The Duval County School Board primary elections are next month and six candidates are racing to fill two district seats.
Friday afternoon, a few dozen residents got their first chance to hear from nearly all of them on where they stand on Jacksonville’s top education issues.
The First Coast Tiger Bay Club hosted a special forum during its monthly meeting featuring school board candidates Becki Couch, Sam Hall, Scott Shine, Darryl Willie and Paula Wright.
Stephen Baker, President of the First Coast Tiger Bay Club, said the point of the discussion was to give Jacksonville citizens and candidates to interact before elections.
"The children are our future so surely what could be more important than this? These are the people who will be making the policies regarding school board," he said.
Friday's forum was the first to bring the candidates together before their constituents this school board election cycle.
Local businessman and philanthropist Sam Hall and former commissioner with the City of Jacksonville Ethics Commission Scott Shine are both running for the District 2 seat, which school board member Fred "Fel" Lee will be stepping down from this year.
Local educator Darryl Willie is running against incumbent school board Member Paula Wright for the District 4 seat. School board chairwoman Becki Couch is running unopposed.
The two other candidates on the ballot this year Theresa Graham and Shannon Russell-- both running for the District 2 seat-- did not respond to calls or emails to participate in the event, Baker said.
During the discussion, candidates covered education topics ranging from improving teacher retention to their stance on Common Core Standards.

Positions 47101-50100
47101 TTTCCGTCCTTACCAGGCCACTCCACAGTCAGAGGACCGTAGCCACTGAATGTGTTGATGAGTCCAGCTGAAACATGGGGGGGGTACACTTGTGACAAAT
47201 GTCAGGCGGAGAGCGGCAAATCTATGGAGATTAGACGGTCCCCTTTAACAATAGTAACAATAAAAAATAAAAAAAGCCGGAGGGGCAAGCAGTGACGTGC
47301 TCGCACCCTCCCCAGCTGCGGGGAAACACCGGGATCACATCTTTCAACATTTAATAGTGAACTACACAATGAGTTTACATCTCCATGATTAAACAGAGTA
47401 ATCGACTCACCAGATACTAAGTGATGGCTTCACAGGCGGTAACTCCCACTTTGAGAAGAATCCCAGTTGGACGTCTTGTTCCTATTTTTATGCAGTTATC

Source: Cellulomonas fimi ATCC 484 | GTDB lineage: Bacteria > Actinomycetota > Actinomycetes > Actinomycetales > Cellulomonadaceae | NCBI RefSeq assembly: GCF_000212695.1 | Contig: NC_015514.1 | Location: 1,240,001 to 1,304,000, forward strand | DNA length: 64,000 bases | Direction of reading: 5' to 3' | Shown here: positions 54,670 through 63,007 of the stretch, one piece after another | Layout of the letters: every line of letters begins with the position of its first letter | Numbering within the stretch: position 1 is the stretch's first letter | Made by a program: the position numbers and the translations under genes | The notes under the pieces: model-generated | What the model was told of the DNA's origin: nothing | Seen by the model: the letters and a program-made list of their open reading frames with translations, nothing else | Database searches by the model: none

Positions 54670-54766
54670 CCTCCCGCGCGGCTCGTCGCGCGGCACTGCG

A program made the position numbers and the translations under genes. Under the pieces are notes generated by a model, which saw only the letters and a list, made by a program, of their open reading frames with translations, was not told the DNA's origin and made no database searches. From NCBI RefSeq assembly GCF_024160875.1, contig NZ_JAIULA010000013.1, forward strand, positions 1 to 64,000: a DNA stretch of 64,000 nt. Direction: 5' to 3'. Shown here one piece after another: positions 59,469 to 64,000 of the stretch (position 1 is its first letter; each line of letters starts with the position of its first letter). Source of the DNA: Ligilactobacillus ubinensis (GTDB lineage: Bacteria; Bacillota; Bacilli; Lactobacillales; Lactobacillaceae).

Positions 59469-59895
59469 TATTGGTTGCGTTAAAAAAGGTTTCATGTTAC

Willie told the crowd of about 50 attendees that he supported a "common system," citing the fact that as the child of military he traveled to different schools in different states growing up.
"If I go to school in North Carolina or Florida, if I go to school somewhere else, it's important to know that I can compete," he said. "I think in it's form, I don't know if I agree with it in its way," Willie said. "But we have to think about how we're assessing to that and I think that's how we're assessing to that and I think that's our biggest question...because if we can do that our students are going to be able to compete not only locally but nationally."
Wright noted that school board members do not have an option on whether or not to implement the standards.
"With not having an option, I focus on how do we prepare our students and help them understand the Florida Standards Assessment as positively as possible, and we do that by going into the community and helping them understand," she said.
At one point, candidates were also asked to discuss how they would rate the job of the district's current superintendent on a scale of 1 to 10.
Shine said he would give Superintendent Nikolai Vitti an eight, applauding his reform efforts, but adding that there have been some communication issues that need improvement
"We need to make sure that all of leadership and educators know about changes before we put them into place...but I think he's a good leader," he said. "We need to go after the top talent in this country. Dr. Vitti is among the top talent and the question is whether or not we can retain him."
Hall said he would give Vitti "a solid B."
"He was handed various challenges and he hit the ground running," Hall said. "He has been in the community with community forums."
Hall said he sees a need for more strategic planning.
"I think we need to have a long-term strategic plan. I think that's one area he needs to work on," he said.
Among other questions, the candidates were asked if they would support the creation of an independent ethics office. Each said they would.
Baker said he was pleased with the range of questions offered at the event.
"We're always frustrated because there are a lot more questions than there is time to field those questions," he said.
You can follow Rhema Thompson on Twitter @RhemaThompson.